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California should expand on San Francisco’s flame retardants ban

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San Francisco is the first city in the U.S. to extensively regulate flame-retardant chemicals, and the rest of California should quickly follow suit. (Courtesy photo)
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Many are giving thanks this holiday to the first responders who battled the blazes in Napa and Sonoma counties last month. But the dangers firefighters face didn’t dissipate with the smoke. A lack of statewide action to eliminate toxic, flame retardants continues to jeopardize their health, along with the health of all Californians.

“We’re long overdue for bold statewide policy prohibiting the unnecessary use of flame-retardant chemicals,” Debbie Raphael, director of the San Francisco Department of Environment, told me.

Thankfully, The City wasn’t afraid to step up and act last month. After determining flame retardants aren’t necessary to protect San Franciscans, the Board of Supervisors unanimously banned sales of upholstered furniture and certain children’s products containing the chemicals. The City is the first in the nation to regulate the toxins so extensively.

But San Francisco’s protections only extend as far as our borders. To protect Californians properly, the Golden State should expand The City’s policy beyond the Golden Gate. While any expansion will likely face challenges from industry trade groups, it’s a fight our local state legislators seem ready to take on.

Ironically, California is responsible for making the fight necessary in the first place. After the state adopted fire safety standards in 1975, manufacturers complied by dousing their entire inventories with flame retardants. California sparked the growth of these chemicals in homes across the country.

Unfortunately, questions about their health impacts also grew. Researchers at UC San Francisco and elsewhere have linked exposure to numerous problems, including lower IQ points in children, impaired fertility and even cancer. Since 2006, hundreds of firefighters have died from the disease.

“Our firefighters stricken with cancer are the canaries in the coal mine alerting you that our home and work place environments are not safe,” Adam Wood of the San Francisco Firefighters Cancer Prevention Foundation told The City’s supervisors. “While we’re exposed to these chemicals intensively in their most toxic state while they’re on fire, these are the same chemicals that are degrading into fine powder form and off-gassing in the homes, workplaces and offices of every San Franciscan.”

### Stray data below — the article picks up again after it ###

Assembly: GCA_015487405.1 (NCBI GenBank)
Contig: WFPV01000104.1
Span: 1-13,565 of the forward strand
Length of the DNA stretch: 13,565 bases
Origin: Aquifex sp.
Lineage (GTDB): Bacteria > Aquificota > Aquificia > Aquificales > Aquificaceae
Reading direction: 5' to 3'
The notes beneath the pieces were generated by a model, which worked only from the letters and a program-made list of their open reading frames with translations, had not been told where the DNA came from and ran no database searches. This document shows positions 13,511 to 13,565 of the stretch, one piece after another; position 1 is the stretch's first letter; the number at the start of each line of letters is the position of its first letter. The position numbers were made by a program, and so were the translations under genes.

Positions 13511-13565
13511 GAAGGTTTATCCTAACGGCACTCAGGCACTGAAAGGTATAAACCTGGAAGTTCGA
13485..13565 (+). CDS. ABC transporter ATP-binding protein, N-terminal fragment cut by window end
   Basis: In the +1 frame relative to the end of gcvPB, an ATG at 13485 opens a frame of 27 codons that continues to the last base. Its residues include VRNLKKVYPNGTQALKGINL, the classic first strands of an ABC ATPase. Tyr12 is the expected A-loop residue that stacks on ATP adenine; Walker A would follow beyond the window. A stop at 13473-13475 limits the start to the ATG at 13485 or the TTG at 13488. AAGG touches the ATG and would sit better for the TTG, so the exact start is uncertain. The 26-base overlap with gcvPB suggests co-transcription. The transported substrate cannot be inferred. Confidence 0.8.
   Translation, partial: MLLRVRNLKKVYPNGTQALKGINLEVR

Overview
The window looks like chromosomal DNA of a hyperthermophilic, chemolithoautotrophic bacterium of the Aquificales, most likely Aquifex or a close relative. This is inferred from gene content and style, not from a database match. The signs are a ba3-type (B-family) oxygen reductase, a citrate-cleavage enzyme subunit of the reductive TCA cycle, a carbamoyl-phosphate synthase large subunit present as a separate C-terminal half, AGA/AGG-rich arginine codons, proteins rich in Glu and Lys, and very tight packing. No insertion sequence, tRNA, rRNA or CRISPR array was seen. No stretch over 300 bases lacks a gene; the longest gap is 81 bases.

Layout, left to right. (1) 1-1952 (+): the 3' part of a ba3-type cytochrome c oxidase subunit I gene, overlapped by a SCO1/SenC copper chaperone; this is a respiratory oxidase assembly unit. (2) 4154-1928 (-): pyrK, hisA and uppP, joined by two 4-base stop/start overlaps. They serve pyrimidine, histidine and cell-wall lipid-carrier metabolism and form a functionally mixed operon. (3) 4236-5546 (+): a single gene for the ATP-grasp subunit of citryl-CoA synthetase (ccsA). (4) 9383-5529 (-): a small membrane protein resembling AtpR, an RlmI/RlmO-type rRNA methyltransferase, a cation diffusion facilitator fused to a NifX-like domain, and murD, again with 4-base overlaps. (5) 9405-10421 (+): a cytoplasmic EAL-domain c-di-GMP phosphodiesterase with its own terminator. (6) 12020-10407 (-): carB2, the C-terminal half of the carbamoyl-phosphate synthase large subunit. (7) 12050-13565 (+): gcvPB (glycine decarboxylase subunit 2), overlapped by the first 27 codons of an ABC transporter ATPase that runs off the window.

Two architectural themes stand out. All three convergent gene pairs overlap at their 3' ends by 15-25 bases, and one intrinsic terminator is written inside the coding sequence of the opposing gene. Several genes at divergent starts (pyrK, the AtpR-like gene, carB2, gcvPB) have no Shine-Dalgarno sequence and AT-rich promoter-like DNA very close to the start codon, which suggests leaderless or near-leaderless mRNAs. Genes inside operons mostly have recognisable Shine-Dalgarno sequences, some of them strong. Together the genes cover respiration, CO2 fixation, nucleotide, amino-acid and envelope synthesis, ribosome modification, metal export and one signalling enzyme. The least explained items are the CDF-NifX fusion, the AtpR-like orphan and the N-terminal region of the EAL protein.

Despite these serious health concerns, California policymakers only revised the safety standards to eliminate the requirement that manufacturers apply flame retardants. Sacramento has not banned the sale of the poisonous products.

As is often the story, powerful industry lobbyists have slowed meaningful action. The American Chemistry Council, the same group fighting plastic bag bans, has paid witnesses to present horrific, but fabricated, testimonies before state lawmakers. One particularly awful story involved a 7-week-old baby who died in a fire because her pillow didn’t contain flame retardants. It was later revealed there was no baby and no fire.

“Despite no evidence these toxic chemicals save lives, our state government failed to meaningfully act because of millions of dollars spent by the chemical lobby,” Supervisor Mark Farrell, who introduced San Francisco’s ban, told me.

The chemical lobby didn’t stymie all state legislators, though. The City’s former Sen. Mark Leno worked to restrict flame retardants during his tenure. In 2014, he successfully introduced legislation requiring manufacturers to label products containing the chemicals.

Although labels are certainly important, Californians deserve more. Friday Apaliski, who helps San Franciscans have healthier homes through her Sustainability Concierge business, has found labels concealed inside cushions and taped to the bottom of couches.

“Disclosure is only half the battle, because the onus is on the consumer to look and see,” she told me. “A ban in California would be better.”

Assemblymember David Chiu agrees. As supervisor, his legislation made it easier for San Francisco firefighters to receive benefits for illnesses such as cancer. Now, he seems prepared to continue his work to protect first responders in the Assembly.

“It is unacceptable that we have not been able to ban these chemicals at the state level, and it’s critical that the fight continue for firefighters, consumers and children,” he told me.

State Sen. Scott Wiener also seems prepared to expand the work of his predecessor, Leno, with a ban on toxic flame retardants.

“The state needs to look beyond requiring labels warning customers of the existence of these chemicals, and start enacting bans, especially on products for young children,” he said.

Like the wildfire devastation, the state’s culpability in putting the health of children, firefighters and families at risk hangs over us this holiday. But San Francisco’s landmark ban provides hope. If Chiu and Wiener can get the state to follow our lead, perhaps next year all Californians can give thanks for healthier homes.

Robyn Purchia is an environmental attorney, environmental blogger and environmental activist who hikes, gardens and tree hugs in her spare time. Check her out at robynpurchia.com.

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